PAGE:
Alkarim (Alex) Nasser is just one of Toronto’s many young digital media entreprenuers. However, he is not just a regular techie.
Alex’s’ career started with the Bell ExpressVu organization where he focused on e-learning modules. With his sights set on getting into Flash development, Alex started Bogaroo Designs. His goal at the time was simple – purchase Template Monster websites, customize and then sell them. The problem was his clients kept coming back with revisions and changes. With no real technical training he decided to seek further education in digital media. He went on to study this at Seneca College.
Today, Alex is the proud founder of BNOTIONS, a web technology agency in the heart of downtown Toronto.
When Alex is not at work, he is speaking to students at Seneca College, instructing at Yorkville Media Centre workshops and sharing experiences with his fellow Flash enthusiasts at Flash in Toronto.
Thanks for taking the time to do this. I’m really interested in talking about the Yorkville Media Centre. But before we go there, tell us a little bit about your role with BNOTIONS.
Since the inception of BNOTIONS in 2006, I’ve worn many hats. Originally a designer/developer, my role slowly started shifting more towards business strategy, account management and project management.
The Yorkville Media Centre is a launch pad for people who want to discover and embrace digital media. We cover a variety of topics designed to help participants decipher between the different opportunities in the biz. These topics include web development, interface design, project management, account management, and multimedia amongst others. Beyond this material being generally good to know these days, knowledge in these areas can lead to careers as developers, designers, project managers, account managers and copywriters, to name a few. It is important for us to keep all the material current in such a dynamic industry, so we often find ourselves making changes from session to session. We also invite professionals in various aspects of the industry not covered in the core curriculum to share their experiences with participants and help fill the overall picture.
Why did you and the folks at BNOTIONS decide that the Yorkville Media Centre was something that was needed?
Although we didn’t really know what to expect when we started this whole thing, the benefit for us has become unquestionnable. It all has to do with the people who take part in these events. The crowd that comes out to the YMC is a really diverse group – we have had participants who are still studying at University or College all the way up to people who have already had a career and retired – and the one thing that they all seem to have in common is a progressive state of mind. It is a wonderful thing to be able to spend a Saturday afternoon with positive people who are looking to learn more about technology and develop their abilities.
By training people to do what you do, are you afraid of creating your next competition?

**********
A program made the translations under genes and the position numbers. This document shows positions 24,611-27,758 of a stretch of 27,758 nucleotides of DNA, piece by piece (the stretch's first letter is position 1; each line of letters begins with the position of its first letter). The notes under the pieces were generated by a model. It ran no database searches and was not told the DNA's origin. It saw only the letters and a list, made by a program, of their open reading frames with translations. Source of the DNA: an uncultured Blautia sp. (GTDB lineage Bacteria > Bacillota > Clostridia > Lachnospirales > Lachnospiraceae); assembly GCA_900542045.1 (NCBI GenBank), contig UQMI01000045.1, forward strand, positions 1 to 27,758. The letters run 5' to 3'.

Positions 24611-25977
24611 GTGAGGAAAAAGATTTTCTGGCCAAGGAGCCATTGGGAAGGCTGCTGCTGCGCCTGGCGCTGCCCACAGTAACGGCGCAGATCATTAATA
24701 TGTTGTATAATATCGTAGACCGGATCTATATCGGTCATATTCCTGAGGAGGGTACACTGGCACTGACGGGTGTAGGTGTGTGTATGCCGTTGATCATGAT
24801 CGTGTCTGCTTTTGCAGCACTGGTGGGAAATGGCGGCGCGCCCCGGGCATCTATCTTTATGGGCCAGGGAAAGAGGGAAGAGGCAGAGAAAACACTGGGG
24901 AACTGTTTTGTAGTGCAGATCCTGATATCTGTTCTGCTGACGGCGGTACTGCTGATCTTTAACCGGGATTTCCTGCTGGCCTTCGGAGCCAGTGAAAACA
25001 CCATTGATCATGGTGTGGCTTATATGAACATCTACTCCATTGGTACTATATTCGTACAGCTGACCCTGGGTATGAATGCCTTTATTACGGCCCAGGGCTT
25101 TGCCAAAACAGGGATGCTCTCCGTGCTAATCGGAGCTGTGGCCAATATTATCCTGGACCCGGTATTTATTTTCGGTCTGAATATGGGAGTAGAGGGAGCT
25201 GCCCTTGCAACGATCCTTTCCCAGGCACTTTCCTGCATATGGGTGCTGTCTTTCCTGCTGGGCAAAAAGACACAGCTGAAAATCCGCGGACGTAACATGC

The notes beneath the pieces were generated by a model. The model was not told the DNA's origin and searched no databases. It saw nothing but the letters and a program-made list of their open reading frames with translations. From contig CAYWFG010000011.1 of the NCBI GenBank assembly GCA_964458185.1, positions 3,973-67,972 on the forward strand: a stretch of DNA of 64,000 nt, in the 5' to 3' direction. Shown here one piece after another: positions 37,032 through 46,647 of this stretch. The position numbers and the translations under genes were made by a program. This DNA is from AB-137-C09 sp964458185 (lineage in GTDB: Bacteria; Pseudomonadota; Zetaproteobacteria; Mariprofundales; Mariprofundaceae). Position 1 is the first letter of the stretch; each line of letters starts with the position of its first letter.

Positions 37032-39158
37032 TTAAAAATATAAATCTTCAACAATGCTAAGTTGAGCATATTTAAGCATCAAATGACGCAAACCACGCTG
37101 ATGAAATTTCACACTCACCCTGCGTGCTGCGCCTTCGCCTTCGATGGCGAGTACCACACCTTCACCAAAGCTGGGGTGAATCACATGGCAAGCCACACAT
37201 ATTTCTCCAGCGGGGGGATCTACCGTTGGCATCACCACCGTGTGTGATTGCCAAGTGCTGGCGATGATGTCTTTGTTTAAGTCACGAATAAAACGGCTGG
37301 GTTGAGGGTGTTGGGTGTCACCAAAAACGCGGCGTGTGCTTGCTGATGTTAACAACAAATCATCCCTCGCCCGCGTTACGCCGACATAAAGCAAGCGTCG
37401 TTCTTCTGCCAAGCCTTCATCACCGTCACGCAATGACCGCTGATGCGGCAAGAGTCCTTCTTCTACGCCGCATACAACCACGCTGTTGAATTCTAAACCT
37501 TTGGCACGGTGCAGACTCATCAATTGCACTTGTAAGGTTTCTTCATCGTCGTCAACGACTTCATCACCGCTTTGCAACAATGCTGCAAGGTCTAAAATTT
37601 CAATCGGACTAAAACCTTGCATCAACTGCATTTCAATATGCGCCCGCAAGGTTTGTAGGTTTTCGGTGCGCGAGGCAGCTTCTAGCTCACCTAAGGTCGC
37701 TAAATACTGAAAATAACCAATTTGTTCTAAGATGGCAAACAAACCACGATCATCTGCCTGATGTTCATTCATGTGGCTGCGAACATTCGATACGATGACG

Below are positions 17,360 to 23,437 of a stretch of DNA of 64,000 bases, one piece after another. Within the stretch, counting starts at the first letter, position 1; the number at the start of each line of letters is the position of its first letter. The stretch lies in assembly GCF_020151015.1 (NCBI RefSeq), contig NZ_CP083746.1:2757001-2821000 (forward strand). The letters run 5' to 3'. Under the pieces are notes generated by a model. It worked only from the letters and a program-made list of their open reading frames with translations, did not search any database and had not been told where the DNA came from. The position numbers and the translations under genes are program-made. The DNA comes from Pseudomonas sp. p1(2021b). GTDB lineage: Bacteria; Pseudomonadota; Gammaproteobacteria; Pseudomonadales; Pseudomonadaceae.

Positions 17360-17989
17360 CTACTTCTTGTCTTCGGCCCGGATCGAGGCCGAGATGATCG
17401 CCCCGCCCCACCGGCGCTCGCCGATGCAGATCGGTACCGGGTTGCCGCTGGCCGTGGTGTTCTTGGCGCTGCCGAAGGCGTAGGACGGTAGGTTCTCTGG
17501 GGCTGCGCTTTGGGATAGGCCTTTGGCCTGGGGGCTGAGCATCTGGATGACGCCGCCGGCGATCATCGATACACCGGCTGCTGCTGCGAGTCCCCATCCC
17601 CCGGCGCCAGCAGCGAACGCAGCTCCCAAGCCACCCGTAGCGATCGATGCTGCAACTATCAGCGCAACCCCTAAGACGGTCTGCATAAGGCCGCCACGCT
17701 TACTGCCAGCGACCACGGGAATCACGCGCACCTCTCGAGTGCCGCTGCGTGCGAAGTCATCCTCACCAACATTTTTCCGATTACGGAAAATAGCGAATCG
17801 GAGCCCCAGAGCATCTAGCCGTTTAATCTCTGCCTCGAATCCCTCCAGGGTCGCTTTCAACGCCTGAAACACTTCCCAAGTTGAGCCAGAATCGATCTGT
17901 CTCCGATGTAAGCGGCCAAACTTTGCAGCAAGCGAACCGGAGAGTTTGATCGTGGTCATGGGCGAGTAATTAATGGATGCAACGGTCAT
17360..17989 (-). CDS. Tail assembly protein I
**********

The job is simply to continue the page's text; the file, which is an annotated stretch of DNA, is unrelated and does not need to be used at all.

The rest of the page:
We are always asked this question. The truth is, the world is changing and with so many industries looking at online for cost-effective ways of promoting, operating and sharing – there comes an abundance of opportunity. Can BNOTIONS satisfy the needs of all these businesses? The answer is no. Creating competition in this field force people to become more innovative, efficient and all around better at what they do. This friendly competition has a positive impact on our economy. The truth is, if a former YMC participant does not adhere to top quality processes, then their client will eventually look to another shop in the future who demonstrates consistency. That’s where we come in. It is also important to note that the YMC covers a more basic understanding of what we do. I can imagine, however, if a former participant finds themselves in an over their head project – we’d be the first they would come to. That is enough to offset any paranoia 🙂
Do you have any tips for people looking to create their own social enterprise?
1. If you feel you are doing good and can justify it, but still face a lot of criticism, you are on the right track.
2. Spend little time planning and more time interacting. Social Enterprise is all about the people. Look to them to help shape your cause.
3. Touching the life of one person can have a collateral affect that can reach many. Sometimes it is best to start small and scale naturally, than to have too high aspirations that they become unmanageable.
4. Find like-minded people that believe in your cause. If you are consistent, slowly more and more people will be drawn to your initiative.
What do you see ahead for the Toronto digital community in 2010?
With a lot more initiatives in place to help people develop good practices and establish strong foundations, there is going to be more and more pressure being put on individuals and groups that employ questionnable practices to clean up their act.